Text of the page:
Solar eclipse

On Wednesday morning this week, far north Queensland was treated to a total solar eclipse, while much of eastern Australia cause a glimpse of the partial eclipse. Reports from observers in Cairns reported some scattered cloud which blocked part of the totality, but the weather was fine inland and further north. The central line of the eclipse crossed the coast just south of Port Douglas. Over the course of 3.1 hours, the Moon’s umbra traveled 14,500 kilometres and covered 0.46% of Earth’s surface area.

Solar eclipse path over northern Australia on Wednesday 14 November 2012. (Credit: ASA factsheet 23v2.)

The Earth generally has two eclipse seasons a year and in each season there will be a solar and lunar eclipse two weeks apart (the former during the new moon and the latter during the full moon). The exact type of solar eclipse that occurs (total, annular, partial) depends of the precise alignment of and distance between the Sun, Earth and Moon and your location on the Earth. For solar eclipses, there is a very distinctive “eclipse path” that falls across some portion of the Earth’s surface and so whether you can see a solar eclipse from your location on the Earth depends on whether you live within that specific eclipse path or not. In the diagram above, the path represents the region of totality.

Solar eclipse can only occur when the Moon crosses the ecliptic during its orbit around the Earth. The Moon’s orbital planet around the Earth is tilted by about 5 degrees to the ecliptic.  The lunar orbital plane cross the ecliptic at the lunar line of nodes, and eclipses can only occur when the Moon crosses the line of nodes. Because the location in space of the lunar line of nodes slowly changes, eclipse seasons do not occur at the same time every year. The Moon arrives back to the same line of nodes about 18.6 days earlier in the next year. This “regression of nodes” means that the eclipse year is only about 346.62 days long (compared with a solar year which is 365.24 days long). There will be two eclipse seasons per eclipse year (also known as a draconic year).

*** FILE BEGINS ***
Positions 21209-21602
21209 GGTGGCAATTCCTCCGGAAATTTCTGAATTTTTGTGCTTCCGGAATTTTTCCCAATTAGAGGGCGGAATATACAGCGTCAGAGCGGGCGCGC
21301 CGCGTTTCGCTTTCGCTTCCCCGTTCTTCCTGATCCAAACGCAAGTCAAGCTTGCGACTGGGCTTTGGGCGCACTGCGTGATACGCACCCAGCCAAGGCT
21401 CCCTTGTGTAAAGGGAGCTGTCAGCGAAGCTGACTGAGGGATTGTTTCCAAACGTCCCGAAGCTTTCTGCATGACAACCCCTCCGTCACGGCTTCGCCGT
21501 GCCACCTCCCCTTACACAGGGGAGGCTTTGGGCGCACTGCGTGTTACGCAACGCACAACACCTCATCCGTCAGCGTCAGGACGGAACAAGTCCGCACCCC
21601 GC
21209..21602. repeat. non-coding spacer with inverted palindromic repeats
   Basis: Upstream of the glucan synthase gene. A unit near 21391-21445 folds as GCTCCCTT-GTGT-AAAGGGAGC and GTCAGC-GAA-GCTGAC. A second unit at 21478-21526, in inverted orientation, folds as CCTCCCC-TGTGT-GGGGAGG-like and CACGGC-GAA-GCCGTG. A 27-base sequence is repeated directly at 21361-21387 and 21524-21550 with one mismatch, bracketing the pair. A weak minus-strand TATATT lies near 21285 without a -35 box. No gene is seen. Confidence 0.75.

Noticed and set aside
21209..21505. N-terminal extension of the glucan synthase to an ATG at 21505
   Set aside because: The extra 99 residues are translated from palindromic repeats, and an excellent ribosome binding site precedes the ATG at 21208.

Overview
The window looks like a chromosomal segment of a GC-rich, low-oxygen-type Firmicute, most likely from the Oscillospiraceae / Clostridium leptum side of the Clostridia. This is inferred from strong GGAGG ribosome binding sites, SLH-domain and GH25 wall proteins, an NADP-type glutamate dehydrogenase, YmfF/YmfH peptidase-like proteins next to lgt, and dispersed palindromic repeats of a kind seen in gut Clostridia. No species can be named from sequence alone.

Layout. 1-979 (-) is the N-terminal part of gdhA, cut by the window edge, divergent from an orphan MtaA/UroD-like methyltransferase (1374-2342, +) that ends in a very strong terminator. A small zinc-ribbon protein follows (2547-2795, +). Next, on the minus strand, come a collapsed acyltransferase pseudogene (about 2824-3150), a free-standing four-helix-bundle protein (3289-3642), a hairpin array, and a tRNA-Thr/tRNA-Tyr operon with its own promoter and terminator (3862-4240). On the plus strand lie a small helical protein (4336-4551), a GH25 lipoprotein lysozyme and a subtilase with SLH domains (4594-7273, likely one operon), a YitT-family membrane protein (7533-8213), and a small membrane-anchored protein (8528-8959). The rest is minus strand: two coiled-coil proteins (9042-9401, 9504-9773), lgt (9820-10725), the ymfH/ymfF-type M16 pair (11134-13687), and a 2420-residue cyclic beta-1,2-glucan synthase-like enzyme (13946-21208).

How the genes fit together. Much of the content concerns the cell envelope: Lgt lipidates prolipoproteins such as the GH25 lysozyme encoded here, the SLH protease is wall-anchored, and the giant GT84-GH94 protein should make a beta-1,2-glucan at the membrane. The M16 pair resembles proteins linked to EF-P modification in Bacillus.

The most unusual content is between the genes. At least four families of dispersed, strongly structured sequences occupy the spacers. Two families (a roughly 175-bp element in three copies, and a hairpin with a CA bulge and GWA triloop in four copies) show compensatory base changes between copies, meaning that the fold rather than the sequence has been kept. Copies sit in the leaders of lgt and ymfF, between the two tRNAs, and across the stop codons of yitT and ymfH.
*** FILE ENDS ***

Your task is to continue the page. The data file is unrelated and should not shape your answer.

Astronomers from all over the world crowded the beach at Palm Cove, about 20 km north of Cairns, to watch the eclipse. During a total solar eclipse, we are treated to a rare view of the solar corona. During a total solar eclipse, the incredible fine structure caused by the magnetic fields associated with active regions of the Sun are visible in the corona.  Observations of spectral lines during totality, specifically of highly ionised iron, allow astronomers to determine the composition, density variations and temperature of the corona, which is well over one million degrees – much hotter than the 5,800 K solar photosphere.

Structure in the solar corona seen during the 2006 total solar eclipse. (Credit: Fred Espenak, NASA)

As well as a team of astrophysicists attending the Eclipse on the Coral Sea conference in Palm Cove, SAO instructor Prof Karl Glazebrook and his family were there, as was SAO student Michelle Currie.  SAO alumni Sharon Harnett was just up the road at Trinity Beach.

The “diamond ring” of the 2012 solar eclipse from Palm Cove. (Credit: Karl Glazebrook, Swinburne)

Back in Melbourne, a team of PhD students at Swinburne set up a telescope to show off the partial eclipse.

Partial eclipse viewing from Swinburne University. (Credit: Paola Olivia, Swinburne)

For more details, see

[Sarah Maddison & Glen Mackie]

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